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AAEC to Apple: end ridicule public figures policy

After the ruckus caused by the rejection of Mark Fiore NewsToons app from the Apple iTunes App Store – and its later acceptance after Mark received the Pulitzer Prize, The Association of American Editorial Cartoonists has penned an open letter to Apple CEO Steve Jobs urging him to end the policy of rejecting apps solely on the grounds of ridiculing public figures because it “effectively bans all political cartoons and satire from the iPhone and iPad.”

The letter in its entirety:

Dear Mr. Jobs:

The Association of American Editorial Cartoonists would like to commend Apple for approving Mark Fiore’s app, “NewsToons” (which incidentally became the top selling news app in less than 48 hours). Ironically, Apple rejected this very app as “objectionable” until Mr. Fiore received the 2010 Pulitzer Prize and considerable media attention. We hope other apps that focus on politics and satire do not have to wait for a Pulitzer Prize before they are approved by Apple.

The recent attention given to Apple’s rejection of apps because they “ridicule public figures,” and are therefore in violation of the iPhone developer agreement, has brought some very important free speech issues to light. Apple’s policy forbidding ridicule of public figures effectively bans all political cartoons and satire from the iPhone and iPad.

While the Association of American Editorial Cartoonists realizes that Apple is a private sector company, Apple is also becoming one of the primary ways people publish news and information. With that innovation comes new responsibility.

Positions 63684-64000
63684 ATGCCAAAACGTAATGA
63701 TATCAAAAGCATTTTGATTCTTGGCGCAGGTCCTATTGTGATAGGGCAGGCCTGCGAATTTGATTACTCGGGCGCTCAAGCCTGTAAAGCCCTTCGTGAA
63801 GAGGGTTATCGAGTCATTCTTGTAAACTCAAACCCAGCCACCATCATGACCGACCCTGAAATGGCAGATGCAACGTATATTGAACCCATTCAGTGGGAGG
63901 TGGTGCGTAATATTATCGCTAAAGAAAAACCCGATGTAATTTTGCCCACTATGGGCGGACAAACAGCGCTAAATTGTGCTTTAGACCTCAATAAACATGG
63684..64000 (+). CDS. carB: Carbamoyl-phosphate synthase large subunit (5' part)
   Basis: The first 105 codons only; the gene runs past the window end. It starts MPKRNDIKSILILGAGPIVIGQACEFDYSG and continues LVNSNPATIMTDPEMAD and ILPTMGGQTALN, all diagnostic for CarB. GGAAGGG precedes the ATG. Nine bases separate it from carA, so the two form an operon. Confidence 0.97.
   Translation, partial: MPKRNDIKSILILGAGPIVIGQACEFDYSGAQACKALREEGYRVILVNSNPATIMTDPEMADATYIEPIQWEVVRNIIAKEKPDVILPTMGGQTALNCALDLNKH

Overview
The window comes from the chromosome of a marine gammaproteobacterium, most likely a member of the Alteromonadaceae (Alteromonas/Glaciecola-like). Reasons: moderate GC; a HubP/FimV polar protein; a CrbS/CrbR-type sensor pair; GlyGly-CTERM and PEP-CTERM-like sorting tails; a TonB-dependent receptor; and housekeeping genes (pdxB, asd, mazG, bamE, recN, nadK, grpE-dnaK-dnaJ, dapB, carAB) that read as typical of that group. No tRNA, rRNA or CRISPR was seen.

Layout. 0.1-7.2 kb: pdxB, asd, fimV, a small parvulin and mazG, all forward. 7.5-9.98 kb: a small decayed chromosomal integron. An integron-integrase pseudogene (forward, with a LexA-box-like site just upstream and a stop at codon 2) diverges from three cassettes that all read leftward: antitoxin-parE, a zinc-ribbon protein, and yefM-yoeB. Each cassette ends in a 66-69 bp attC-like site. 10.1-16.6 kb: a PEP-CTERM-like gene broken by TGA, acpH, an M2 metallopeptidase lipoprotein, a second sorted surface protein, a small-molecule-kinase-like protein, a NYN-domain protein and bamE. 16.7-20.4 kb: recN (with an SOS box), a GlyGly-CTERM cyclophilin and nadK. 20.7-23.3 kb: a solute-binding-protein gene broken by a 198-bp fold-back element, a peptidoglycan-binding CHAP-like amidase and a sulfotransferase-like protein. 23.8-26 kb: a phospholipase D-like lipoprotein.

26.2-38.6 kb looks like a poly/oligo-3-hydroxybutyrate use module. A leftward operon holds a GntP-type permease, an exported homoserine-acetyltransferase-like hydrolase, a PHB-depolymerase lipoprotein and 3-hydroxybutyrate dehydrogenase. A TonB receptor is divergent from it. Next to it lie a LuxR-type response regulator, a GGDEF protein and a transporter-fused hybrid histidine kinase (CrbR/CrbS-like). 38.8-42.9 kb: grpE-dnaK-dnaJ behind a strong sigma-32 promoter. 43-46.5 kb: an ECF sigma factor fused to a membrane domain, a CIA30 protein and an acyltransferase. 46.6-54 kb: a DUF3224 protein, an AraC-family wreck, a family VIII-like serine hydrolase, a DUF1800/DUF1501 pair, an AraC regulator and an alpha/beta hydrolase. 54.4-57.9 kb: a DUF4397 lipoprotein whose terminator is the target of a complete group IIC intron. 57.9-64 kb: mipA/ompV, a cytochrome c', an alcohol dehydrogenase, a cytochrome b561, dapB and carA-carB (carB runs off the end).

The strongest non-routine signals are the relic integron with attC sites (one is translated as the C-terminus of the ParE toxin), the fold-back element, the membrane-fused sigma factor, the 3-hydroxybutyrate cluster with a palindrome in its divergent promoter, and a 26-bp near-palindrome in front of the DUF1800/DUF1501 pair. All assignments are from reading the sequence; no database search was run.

A vigorous public discourse, opinion, satire and, yes, ridiculing public figures, are essential to journalism and our Democracy. Our nation would be a very different place if early technological innovators like Benjamin Franklin and those who followed him, forbade their presses from being used to ridicule public figures.

Instead of approving apps containing news and satire based on popularity, the quantity of public outcry, or the quality of award the work has received, there is a much simpler solution. The AAEC calls on Apple to immediately stop rejecting apps because they “ridicule public figures” and are deemed “objectionable.” Now is the time for Apple to welcome a vibrant and diverse world of news and opinion with open arms.

We would be happy to meet with you to discuss this matter further and look forward to journalism and press freedom being an important part of Apple’s continued innovation.

Sincerely,

The Association of American Editorial Cartoonists

Community Comments

#1 Jeff Stanson
April/23/2010
@ 8:06 am

Editorial Cartooning was once called “the only business that doesn’t have to pay for its source material.” It has a long history as a staple of the newspaper, especially those papers that began with political purposes (most of ’em). However, in today’s culture, editorial cartoons have followed the TV sitcom into put-down humor. Just as “situation comedies” are no longer about setting characters into a situation out of which comedy arises, but about which character can utter the funniest (perhaps meanest) put-down of another person, so too have many editorial cartoonists stopped utilizing clever plays-on-words or sly depictions in favor of cheap shots. While the change in TV fare has resulted in a culture of persons who harass, bully, and verbally abuse others, so too has once meaningful political discourse been reduced to pundits who harass, bully, and verbally abuse others. I challenge any editorial cartoonists reading this to rise above the norm in an effort to return your craft to the lofty profession it once was.

#2 Milt Priggee
April/23/2010
@ 8:27 am

“….utilizing clever play on words…..” ?

The craft will survive in spite of Apple and readers who look to the visual art or graphic commentary for….a non-offensive clever play of words and sly depictions.

#3 Tom Wood
April/23/2010
@ 8:34 am

Now that editorial cartoons have moved beyond the single panel to include strips, multi-panels, and animations, there really is no reason not to take a more nuanced look at the underlying ideas behind an issue.

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